As for living in bubbles, it’s not the diverse range of independent media journalists who are living in a deluded political bubble, it’s clearly the mainstream media journalists who operate in the cosy Westminster clique alongside the politicians they’re supposed to be holding to account.

How else is it possible to explain that the political class and Westminster bubble journos were both so ridiculously out of touch with the public mood that their only debate about Theresa May’s vanity election was whether she’d end up with a super-majority of 100+ or a mega-majority of 150+?

Mainstream media journalists have become so absorbed in the Westminster political bubble that they’ve ended up uncritically repeating the tropes that are circulating amongst the privileged political class (many of whom went to the exact same elitist private schools as they did) instead of actually trying to hold the political class to account for their actions.

All too often mainstream journos just regurgitate these delusional tropes from Westminster bubble as if they’re news, whilst basically ignoring the serious real life issues faced by ordinary people (the lower orders) like the unprecedented ongoing Tory wage slump since 2010, the systematic abuse of disabled people, the housing crisis, and the critical state of the NHS, the education system, local government services, and the rail network.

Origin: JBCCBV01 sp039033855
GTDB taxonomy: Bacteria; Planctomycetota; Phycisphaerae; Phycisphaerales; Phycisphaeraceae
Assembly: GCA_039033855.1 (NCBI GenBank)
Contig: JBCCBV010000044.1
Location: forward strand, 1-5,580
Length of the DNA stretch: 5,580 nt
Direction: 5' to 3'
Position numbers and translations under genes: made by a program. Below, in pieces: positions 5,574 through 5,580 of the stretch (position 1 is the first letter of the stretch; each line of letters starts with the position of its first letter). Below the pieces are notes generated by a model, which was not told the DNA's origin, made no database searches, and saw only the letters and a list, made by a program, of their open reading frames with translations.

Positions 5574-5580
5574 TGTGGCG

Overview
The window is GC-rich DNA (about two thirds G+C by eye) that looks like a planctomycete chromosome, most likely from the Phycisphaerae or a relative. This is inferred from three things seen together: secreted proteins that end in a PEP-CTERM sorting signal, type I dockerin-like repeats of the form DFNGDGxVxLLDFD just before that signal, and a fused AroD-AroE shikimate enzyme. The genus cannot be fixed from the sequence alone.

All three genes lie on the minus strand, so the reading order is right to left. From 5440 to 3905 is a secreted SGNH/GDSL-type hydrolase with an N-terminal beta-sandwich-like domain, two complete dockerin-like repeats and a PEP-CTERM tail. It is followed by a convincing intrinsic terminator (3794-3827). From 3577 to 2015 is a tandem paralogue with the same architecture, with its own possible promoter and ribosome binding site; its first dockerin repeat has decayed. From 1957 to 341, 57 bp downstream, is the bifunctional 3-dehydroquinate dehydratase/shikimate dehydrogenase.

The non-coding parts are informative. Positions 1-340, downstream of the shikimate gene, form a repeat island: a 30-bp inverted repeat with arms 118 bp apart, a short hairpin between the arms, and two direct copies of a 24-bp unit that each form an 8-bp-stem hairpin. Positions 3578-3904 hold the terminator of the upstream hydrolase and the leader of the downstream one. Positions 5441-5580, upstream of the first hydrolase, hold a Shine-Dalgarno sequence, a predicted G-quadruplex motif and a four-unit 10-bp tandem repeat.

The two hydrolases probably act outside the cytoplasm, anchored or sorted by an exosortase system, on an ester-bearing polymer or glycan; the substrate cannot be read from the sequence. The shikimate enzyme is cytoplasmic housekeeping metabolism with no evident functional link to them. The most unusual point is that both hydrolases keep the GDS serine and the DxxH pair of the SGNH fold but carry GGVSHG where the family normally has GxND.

Their total immersion in the insular Westminster bubble perspective is the reason so many mainstream media journos were flabbergasted and completely incapable of understanding how Theresa May lost her majority on election night.

The gradual realisation that independent media had a significant role to play in the result that took the mainstream journos by such surprise has got them fired up and angry.

They’re furious because they see themselves as the true and only legitimate gatekeepers of public opinion, and they can’t stand the idea that uppity plebs from ordinary backgrounds are now using social media to influence public opinion away from the predetermined news agenda favoured by the elitist establishment class of Westminster politicians, mainstream media hacks, and corporate fat cats.